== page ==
Don’t Gamble with Your Eyes: Why Wearing Expired Contacts Can Be Dangerous

Many of us have been guilty of sleeping with contacts in, not properly washing your hands before inserting them or worse: reusing them day after day and even well past their expiry date. You may think you’re saving money by extending the life of the contacts, but this may be more unhygienic than you realize. 

If you aren’t sure if you’re holding onto expired contact lenses, look at the month and year printed on the box or pack. For example, if it reads 06/23 on the box that means the contacts are OK to use until the end of June 2023. If you use it any month later you are putting your eyes at risk of infection or worse. 

If you are wearing expired contact lenses, some red flags you should look out for include: initial burning, stinging and redness. “If you experience any of these symptoms, you should immediately remove the contacts and use preservative-free artificial tears,” said Dr. Yuna Rapoport, an ophthalmologist at Manhattan Eye. She discussed with CNET the side effects of using expired contact lenses and why you should throw them out sooner rather than later.

Infections are a bigger risk

If you have expired contacts laying around, one of the things you may not be aware of is that even though they’re sealed, the solution may no longer be good. There is a higher health risk to using expired contacts or repurposing dailies that are designed to be discarded after a single use.

Expired solution in contact lenses can harbor bacteria and fungus, which can put you at risk for infections like bacterial keratitis. This infection affects your cornea and can result in eye redness, sensitivity to light, pain and blurred vision, to name a few symptoms. 

“The cornea gets its nutrients from the oxygen in front of it, so if the infection is small and in the periphery it may not cause permanent damage,” Rapoport explained. However, she points out that it’s more serious if it is a central infection. “This can scar, lead to irregular astigmatism and poor vision, and if it’s bad enough, a patient may have permanent vision loss or need a corneal transplant,” she warned.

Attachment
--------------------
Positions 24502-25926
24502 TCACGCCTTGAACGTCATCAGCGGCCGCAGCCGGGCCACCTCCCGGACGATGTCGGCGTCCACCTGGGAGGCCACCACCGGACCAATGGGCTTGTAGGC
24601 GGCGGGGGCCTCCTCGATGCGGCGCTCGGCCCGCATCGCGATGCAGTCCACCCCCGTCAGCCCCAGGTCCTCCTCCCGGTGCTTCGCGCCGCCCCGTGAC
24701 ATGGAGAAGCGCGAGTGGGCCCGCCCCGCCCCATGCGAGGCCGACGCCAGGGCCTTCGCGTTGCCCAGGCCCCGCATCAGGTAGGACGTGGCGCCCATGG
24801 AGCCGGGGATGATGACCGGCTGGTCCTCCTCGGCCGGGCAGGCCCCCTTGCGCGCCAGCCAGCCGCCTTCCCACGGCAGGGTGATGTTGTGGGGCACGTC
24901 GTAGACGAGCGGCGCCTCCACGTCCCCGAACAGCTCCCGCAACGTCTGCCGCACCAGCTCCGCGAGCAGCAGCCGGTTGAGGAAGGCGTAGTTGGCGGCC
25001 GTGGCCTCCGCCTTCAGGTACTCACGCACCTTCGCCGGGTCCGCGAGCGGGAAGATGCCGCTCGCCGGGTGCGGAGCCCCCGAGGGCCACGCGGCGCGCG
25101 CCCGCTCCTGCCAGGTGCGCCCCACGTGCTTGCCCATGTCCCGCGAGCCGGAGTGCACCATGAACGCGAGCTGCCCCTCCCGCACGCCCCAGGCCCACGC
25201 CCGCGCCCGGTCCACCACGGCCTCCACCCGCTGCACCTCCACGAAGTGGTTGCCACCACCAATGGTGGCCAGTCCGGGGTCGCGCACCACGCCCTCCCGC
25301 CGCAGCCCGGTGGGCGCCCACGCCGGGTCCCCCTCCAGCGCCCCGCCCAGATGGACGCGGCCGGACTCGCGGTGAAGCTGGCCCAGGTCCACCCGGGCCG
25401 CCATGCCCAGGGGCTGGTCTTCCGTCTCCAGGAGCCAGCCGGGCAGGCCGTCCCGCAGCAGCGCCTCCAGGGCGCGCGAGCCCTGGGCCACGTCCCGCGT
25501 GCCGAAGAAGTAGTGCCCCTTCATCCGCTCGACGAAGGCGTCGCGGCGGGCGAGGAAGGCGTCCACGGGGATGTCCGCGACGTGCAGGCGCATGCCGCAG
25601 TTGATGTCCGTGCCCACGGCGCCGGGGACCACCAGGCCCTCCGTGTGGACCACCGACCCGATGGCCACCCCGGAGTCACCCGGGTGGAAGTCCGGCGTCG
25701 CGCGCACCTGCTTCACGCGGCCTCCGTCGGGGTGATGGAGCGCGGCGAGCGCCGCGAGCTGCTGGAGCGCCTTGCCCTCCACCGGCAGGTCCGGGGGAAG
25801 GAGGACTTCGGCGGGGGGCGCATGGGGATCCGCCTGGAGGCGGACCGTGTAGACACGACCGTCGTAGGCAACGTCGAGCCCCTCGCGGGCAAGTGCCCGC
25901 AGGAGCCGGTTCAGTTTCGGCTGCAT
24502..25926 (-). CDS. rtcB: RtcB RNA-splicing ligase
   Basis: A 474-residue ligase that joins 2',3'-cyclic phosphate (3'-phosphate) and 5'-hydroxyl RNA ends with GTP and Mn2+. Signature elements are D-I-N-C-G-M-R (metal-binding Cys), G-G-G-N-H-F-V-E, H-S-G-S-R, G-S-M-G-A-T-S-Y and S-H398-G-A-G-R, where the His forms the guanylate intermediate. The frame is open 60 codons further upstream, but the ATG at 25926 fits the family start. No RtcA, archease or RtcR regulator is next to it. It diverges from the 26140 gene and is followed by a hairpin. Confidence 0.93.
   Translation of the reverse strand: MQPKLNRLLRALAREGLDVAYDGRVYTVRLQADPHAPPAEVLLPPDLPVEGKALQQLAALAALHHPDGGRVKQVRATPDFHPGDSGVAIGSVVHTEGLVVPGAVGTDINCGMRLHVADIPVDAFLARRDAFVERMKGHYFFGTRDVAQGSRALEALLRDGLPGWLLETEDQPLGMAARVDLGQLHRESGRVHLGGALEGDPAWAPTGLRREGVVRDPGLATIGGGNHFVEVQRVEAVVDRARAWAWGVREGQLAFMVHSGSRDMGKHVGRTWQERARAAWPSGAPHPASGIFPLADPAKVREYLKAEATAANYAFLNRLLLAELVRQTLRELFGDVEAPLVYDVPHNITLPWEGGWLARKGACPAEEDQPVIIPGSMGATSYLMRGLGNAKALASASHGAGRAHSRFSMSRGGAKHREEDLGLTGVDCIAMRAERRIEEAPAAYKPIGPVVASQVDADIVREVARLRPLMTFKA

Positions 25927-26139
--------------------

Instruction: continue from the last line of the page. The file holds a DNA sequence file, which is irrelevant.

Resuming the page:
Disposable contact lens packaging.

Douglas Sacha/Getty Images

The prescription may be outdated

Keep in mind, contact lenses usually expire after a year, which is why you have to get a new prescription annually if you plan on continuing to wear them. But if your prescription has changed and you’re using expired contacts, it can lead to blurry vision, eye strain and fatigue. Instead, make sure you’re scheduling eye exams annually to make sure your eye prescription hasn’t changed and to get appropriately fitted for contact lenses. Another thing to know is that your glasses and contact lens prescription are not the same, so don’t think you can get away with just the one. 

Additionally, if you’re wearing an old contact lens prescription, chances are you’re straining your eyes and causing them to work harder than they need to. This type of straining can lead to headaches, which can keep you from concentrating at work or school. It’s even worse if you have presbyopia or longsightedness, which occurs as we get older and is when the eye loses its ability to change its focus to see things that are nearby. Make sure you’re always wearing the right prescription whether you opt for contact lenses or glasses.

Dry eyes are more likely

Besides the other risks involved when using expired contact lenses, you’ll also increase your chances of dry eyes. Contacts lose permeability over time, so if you’re using expired lenses, your eyes will feel less moist due to the lack of oxygen to the eyes. Dry eyes don’t seem like a big deal, but your eyes need tears to protect them from getting an infection. 

The drier your eye is while wearing expired contacts, the higher the chances you’re putting your cornea at risk of an infection. Therefore, patients with existing dry eye or other corneal conditions are at greater risk. 

“Using expired contacts puts you at risk of corneal ulcers, infections, keratitis, and inflammation,” warned Rapaport. “I do not recommend trying to extend the life of contacts, so they should be discarded accordingly,” she added. Lastly, she advises that the most hygienic way to use contacts is to wash your hands immediately before putting them in, and putting in a lubricating drop before putting a contact in and before removing it.

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